I had a busy day ahead—drive 40 minutes to the airport to pick up my youngest sister and my brother-in-law, flying in from Kansas City, and give them a grand tour of the new town my husband and I had moved to in Florida. Before I did anything, though, I picked up my copy of Mysterious Ways. Every morning I sit at the breakfast table with the magazine and read a few stories. It helps me focus on what’s important in life, and gets me motivated to start my day. If only I could experience a “Mysterious Ways” of my own!
This morning’s story was “The Biker and The Hiker,” about a man named Ray who was walking across the United States to make penance for his past. A woman, Dottie, read about him and hoped to offer him a meal when he passed through her small town in Arkansas. She saw him when she was driving back from the grocery store… but was too flustered to offer him anything but “good luck.”
Three months later, she was at Mount Rushmore on a motorcycle trip with her husband and recognized a hiker—Ray! Given a second chance, this time she didn’t hesitate. Over dinner, Ray told her he had plenty of company in Arkansas, but traveling through the Dakotas had been a solitary journey. God had given Dottie the opportunity to help when the timing was just right.
Wow. I put down the magazine. God, I prayed, would you use me like that too?
I started my drive to the airport. At a traffic light, I saw an elderly lady in a pink jacket and matching baseball cap on a motorized scooter, slowly crossing the highway. I held my breath. Was she going to make it across before the light changed and cars began zooming by? Fortunately, she reached the other side just as the light turned green.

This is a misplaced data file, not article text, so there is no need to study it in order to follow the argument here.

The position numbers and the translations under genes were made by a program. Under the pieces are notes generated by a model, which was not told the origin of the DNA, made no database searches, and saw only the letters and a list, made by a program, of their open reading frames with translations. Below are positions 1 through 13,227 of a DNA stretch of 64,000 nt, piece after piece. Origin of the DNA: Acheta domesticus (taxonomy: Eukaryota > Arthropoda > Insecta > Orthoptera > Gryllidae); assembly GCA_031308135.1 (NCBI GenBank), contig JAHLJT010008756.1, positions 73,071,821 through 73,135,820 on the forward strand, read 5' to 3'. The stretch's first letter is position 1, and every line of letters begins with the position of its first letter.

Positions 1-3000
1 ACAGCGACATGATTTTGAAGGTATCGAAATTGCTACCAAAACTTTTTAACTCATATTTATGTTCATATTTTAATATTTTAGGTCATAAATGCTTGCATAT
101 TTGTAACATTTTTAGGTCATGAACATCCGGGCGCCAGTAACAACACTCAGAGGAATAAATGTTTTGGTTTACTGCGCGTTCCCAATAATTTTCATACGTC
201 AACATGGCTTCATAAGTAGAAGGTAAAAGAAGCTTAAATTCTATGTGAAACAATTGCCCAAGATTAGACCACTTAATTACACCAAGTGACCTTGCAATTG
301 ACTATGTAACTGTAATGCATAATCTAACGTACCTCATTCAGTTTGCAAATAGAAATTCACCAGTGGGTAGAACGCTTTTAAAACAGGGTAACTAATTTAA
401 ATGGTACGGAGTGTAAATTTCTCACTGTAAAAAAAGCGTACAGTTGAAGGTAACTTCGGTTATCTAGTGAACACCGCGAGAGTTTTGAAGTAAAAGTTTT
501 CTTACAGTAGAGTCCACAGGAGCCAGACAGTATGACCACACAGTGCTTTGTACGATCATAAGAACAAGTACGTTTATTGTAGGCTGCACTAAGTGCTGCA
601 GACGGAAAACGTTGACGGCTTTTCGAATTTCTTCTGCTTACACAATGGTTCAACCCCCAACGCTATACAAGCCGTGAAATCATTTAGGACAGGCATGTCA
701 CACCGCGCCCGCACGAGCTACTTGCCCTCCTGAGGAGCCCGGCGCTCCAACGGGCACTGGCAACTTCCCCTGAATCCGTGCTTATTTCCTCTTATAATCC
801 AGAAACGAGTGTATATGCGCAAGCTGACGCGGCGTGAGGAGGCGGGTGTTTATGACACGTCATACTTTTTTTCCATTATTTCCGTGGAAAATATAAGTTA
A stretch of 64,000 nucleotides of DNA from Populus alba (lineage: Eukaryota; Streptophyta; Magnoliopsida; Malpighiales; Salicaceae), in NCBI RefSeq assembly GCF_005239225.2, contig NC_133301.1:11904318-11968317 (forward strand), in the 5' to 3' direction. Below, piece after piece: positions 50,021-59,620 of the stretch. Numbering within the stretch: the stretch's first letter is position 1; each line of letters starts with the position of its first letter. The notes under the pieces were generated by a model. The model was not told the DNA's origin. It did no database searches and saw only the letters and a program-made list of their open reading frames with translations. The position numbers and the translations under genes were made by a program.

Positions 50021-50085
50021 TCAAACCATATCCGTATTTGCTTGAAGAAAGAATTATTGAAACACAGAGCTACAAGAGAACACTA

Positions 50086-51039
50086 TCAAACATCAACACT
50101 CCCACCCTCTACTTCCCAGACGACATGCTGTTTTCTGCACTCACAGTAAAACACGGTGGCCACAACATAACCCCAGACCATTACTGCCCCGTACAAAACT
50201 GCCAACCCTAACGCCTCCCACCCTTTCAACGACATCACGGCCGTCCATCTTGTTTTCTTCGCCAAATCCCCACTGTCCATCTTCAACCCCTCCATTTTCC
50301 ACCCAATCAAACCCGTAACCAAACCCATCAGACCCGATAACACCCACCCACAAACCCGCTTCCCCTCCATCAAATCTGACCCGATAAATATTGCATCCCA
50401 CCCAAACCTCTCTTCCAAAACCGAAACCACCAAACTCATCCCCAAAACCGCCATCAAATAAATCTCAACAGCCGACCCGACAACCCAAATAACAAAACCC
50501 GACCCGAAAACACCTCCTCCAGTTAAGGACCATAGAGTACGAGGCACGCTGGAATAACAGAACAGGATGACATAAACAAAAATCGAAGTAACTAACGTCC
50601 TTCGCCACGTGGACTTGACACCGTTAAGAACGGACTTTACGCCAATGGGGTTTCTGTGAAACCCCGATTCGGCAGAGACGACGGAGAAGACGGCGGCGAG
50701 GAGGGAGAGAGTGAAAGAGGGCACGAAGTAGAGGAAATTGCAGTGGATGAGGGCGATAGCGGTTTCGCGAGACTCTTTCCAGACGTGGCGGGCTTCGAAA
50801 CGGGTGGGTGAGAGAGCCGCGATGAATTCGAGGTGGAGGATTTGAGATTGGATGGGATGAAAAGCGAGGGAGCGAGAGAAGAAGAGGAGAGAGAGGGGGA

On the way back, I was chatting and completely flew by my exit. Apologizing to my sister and brother-in-law, I explained we’d have to take the long way home. That’s when something pink caught my eye.
The elderly lady. No longer driving the scooter… she was pushing it. No one else seemed to notice.
I pulled over. We quickly determined her scooter’s battery had died. I plugged her address into my GPS. She was more than two miles from home!
Her husband was waiting when we pulled up to the house. Shaking, on the verge of tears, he pulled out his wallet and offered to pay us for our help in getting his wife back safely.
No payment necessary, I told him. I'd been given just what I wanted.